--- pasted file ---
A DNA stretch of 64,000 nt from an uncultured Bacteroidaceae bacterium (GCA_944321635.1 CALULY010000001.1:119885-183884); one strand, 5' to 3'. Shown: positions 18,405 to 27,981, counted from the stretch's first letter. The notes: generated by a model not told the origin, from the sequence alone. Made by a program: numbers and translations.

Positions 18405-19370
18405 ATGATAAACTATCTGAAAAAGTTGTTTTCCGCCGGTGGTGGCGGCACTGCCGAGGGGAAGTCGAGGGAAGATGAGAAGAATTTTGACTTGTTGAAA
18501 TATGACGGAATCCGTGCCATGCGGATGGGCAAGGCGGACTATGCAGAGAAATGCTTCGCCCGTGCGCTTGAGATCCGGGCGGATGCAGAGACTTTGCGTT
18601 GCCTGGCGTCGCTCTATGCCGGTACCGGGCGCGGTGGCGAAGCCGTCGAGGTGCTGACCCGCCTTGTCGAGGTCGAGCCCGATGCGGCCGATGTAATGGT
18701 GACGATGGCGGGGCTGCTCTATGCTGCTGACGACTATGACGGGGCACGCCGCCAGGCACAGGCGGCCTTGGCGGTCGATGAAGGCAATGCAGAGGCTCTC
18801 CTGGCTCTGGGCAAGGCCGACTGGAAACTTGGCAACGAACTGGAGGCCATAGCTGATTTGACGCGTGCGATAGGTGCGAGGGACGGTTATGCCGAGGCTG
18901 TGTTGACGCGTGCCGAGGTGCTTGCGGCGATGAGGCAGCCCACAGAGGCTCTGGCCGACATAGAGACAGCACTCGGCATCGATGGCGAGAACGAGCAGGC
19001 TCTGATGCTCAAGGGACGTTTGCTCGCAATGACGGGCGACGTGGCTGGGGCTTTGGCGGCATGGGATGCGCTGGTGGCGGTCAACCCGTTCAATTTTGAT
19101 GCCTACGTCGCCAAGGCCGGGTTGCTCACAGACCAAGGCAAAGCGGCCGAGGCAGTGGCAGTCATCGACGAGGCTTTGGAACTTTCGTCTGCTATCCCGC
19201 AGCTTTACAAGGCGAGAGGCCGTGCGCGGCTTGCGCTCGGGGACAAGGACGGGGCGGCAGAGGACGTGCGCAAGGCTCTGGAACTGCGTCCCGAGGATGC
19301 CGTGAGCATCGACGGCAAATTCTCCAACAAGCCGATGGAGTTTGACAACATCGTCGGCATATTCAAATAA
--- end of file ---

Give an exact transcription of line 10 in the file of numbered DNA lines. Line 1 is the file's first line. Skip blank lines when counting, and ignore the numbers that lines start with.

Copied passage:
19101 GCCTACGTCGCCAAGGCCGGGTTGCTCACAGACCAAGGCAAAGCGGCCGAGGCAGTGGCAGTCATCGACGAGGCTTTGGAACTTTCGTCTGCTATCCCGC